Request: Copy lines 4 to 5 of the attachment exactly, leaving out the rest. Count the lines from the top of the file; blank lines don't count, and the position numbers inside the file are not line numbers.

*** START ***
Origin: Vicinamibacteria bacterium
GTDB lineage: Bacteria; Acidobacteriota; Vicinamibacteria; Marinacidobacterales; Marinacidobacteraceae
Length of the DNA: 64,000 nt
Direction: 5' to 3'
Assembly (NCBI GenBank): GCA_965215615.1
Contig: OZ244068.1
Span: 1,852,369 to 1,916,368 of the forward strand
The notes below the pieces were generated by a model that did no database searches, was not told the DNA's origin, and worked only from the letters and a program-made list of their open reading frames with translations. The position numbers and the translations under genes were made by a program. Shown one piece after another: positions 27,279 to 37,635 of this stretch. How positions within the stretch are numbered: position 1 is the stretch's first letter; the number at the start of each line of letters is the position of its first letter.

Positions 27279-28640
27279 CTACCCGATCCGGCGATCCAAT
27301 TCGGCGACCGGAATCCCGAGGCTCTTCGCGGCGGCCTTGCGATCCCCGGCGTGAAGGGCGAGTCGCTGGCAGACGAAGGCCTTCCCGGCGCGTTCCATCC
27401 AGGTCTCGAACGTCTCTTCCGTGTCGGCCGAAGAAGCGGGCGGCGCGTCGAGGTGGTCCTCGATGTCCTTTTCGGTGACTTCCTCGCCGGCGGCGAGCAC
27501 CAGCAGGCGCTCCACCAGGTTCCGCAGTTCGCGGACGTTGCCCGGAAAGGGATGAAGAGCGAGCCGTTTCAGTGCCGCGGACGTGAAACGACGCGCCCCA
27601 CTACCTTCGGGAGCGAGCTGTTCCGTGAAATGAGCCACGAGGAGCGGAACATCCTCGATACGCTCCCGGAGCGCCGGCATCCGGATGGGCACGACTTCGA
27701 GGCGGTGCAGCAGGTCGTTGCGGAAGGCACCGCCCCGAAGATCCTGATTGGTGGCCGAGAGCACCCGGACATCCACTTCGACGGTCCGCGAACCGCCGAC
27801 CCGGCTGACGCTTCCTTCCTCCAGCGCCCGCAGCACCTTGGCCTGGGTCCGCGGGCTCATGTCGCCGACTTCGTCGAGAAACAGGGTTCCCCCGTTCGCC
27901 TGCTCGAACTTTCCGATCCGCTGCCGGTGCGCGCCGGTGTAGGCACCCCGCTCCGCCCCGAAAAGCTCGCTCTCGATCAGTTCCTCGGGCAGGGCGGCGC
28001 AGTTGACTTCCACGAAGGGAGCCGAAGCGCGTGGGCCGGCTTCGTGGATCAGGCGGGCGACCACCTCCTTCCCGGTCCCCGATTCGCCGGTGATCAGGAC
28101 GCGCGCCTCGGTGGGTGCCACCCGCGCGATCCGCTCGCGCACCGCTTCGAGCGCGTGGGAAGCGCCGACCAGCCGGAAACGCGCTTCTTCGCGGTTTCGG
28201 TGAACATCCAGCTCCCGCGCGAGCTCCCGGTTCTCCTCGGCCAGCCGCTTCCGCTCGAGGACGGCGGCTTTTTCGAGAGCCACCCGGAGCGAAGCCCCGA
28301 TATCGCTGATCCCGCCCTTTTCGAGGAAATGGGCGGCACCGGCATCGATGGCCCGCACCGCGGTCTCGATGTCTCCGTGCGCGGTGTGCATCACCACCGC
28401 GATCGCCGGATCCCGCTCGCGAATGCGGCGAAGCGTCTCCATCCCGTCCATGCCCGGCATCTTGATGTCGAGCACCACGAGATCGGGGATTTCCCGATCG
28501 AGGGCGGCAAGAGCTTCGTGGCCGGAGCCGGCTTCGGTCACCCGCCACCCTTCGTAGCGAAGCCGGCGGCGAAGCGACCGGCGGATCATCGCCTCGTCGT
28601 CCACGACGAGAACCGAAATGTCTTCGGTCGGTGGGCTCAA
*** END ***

Direction: 5' to 3'
Assembly (NCBI GenBank): GCA_965215615.1